Archives of Manitoba

Archives of Manitoba is the official government archive of the Canadian province of Manitoba. It is located at 200 Vaughan Street in Winnipeg, Manitoba, Canada, where it has operated from since January 1971.[1]

Archives of Manitoba
Former nameLibrary and Archives
EstablishedJanuary 12, 1971 (1971-01-12)
Location200 Vaughan St.
Winnipeg, Manitoba, R3C 1T5
Canada
Coordinates49.88915°N 97.14833°W / 49.88915; -97.14833
TypeArchive
CollectionsHudson Bay Archives, Legislative Library
OwnerProvince of Manitoba
Websitewww.gov.mb.ca/chc/archives

History

The Archives and Queen's Printer moved into its current location in January 1971 after the Winnipeg Art Gallery opened its newly constructed building at 300 Memorial Boulevard later in the year. The building was sold by the City of Winnipeg for $1 million in 1970. Some space was reserved for the Departments of Education and Agriculture for documentary/instructional film production.[1] It cost the Province $4 million to convert the former Winnipeg Auditorium from an arts and entertainment venue into one for archival storage. After renovations were completed in September 1975 it was renamed the Manitoba Archives Building.[2]

In 1978, a federal study found that per capita spending on the provincial archives, $252, was lower than some other provinces.[3]

Collections

The Hudson's Bay Company Archives are part of the Archives of Manitoba.[4]

The archives also holds the papers of Manitoba premier Sir Hugh John Macdonald, son of Canadian prime minister Sir John A. Macdonald.[5]

Hudson's Bay Company Archives

The Hudson's Bay Company Archives (HBCA) are thousands of mainly hand-written records and maps of the Hudson's Bay Company employees for hundreds of years.[6][7] This important archive is one of Canada's national treasures, and is a part of the United Nations Memory of the World project. The purchase of Rupert's Land from the Hudson's Bay Company is the largest land purchase in Canada's history. Rupert's Land referred to the vast water drainage basin that flows into Hudson Bay. The water basin includes the areas now known as Manitoba, Saskatchewan, parts of Alberta, Northern Ontario, Minnesota, and North Dakota. The lakes and rivers were used for travel and trading, and they stretch from Ontario to Alberta, and far south into what is now the United States.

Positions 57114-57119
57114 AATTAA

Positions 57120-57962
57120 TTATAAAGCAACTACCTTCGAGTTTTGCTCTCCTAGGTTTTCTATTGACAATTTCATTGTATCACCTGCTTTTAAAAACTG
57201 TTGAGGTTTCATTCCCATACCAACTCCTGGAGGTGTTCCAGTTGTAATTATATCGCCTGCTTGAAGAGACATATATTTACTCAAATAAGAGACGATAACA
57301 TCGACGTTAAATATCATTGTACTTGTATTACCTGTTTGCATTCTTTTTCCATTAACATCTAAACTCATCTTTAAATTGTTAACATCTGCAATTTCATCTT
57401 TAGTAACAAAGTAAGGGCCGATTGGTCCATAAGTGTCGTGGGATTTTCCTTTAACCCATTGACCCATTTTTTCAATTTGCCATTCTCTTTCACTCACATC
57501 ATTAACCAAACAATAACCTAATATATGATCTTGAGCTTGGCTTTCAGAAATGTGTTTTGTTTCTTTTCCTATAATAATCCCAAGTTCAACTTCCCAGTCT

The Hudson's Bay Company's records provide the original written history of the HBC since its inception in 1670 by Prince Rupert and others. Henry Hudson was the first European to explore and map the shores of the great bay. The first Hudson's Bay Company trading forts were built along the southern shores of Hudson Bay to provide the shortest trade route to Europe from the middle of North America. Rupert's Land consisted of the vast watershed of rivers that drained into Hudson Bay which gave access to the far western and central parts of North America. The abundance of archival documents provide the original written history of the fur trade, North American exploration and mapping, native peoples, treaty making, and the original development of the Nation of Canada. The thousands of documents supply important knowledge about the growth of the HBC's retail empire that led to one of the largest land purchases in world history, along with the original settlements of Western Canada. The archives protect the original written documents that detail the European exploration and settlement of the western frontier. Many of these documents provide detailed descriptions of native groups, forts, rivers, lakes, animals, populations, and the difficult working conditions of fur traders.

The Hudson's Bay Company Archives makes the records available and accessible to many people locally, nationally, and internationally. Their database can be searched online, and some documents are now available online.

See also

References

  1. "And Now Library, Archives". Winnipeg Free Press. January 12, 1971. p. 7.
  2. "Archives Building To Open". Winnipeg Free Press. September 20, 1975. p. 7.
  3. Fayerman, Pam (June 2, 1980). "Archives spending lowest in Manitoba". Winnipeg Free Press. p. 5.
  4. "Celebrating ten years of Hudson's Bay Company's gifts to Manitoba and to Canada.(Anniversary)". The Beaver: Exploring Canada's History. June 1, 2004. Retrieved 11 January 2010.
  5. Hyman, Barry (February 1, 2007). "Macdonald papers at the archives of Manitoba.(Documents & Archives)(Sir John A. Macdonald and his son Sir Hugh John Macdonald)". Manitoba History. Retrieved 11 January 2010.
  6. "Celebrating ten years of Hudson's Bay Company's gifts to Manitoba and to Canada.(Anniversary)". The Beaver: Exploring Canada's History. June 1, 2004. Retrieved 11 January 2010.
  7. Paskal, Cleo (July 8, 2006). "Peg's history a gift for tourists". Toronto Star. Toronto, Ont. p. K.02. Retrieved 11 January 2010.
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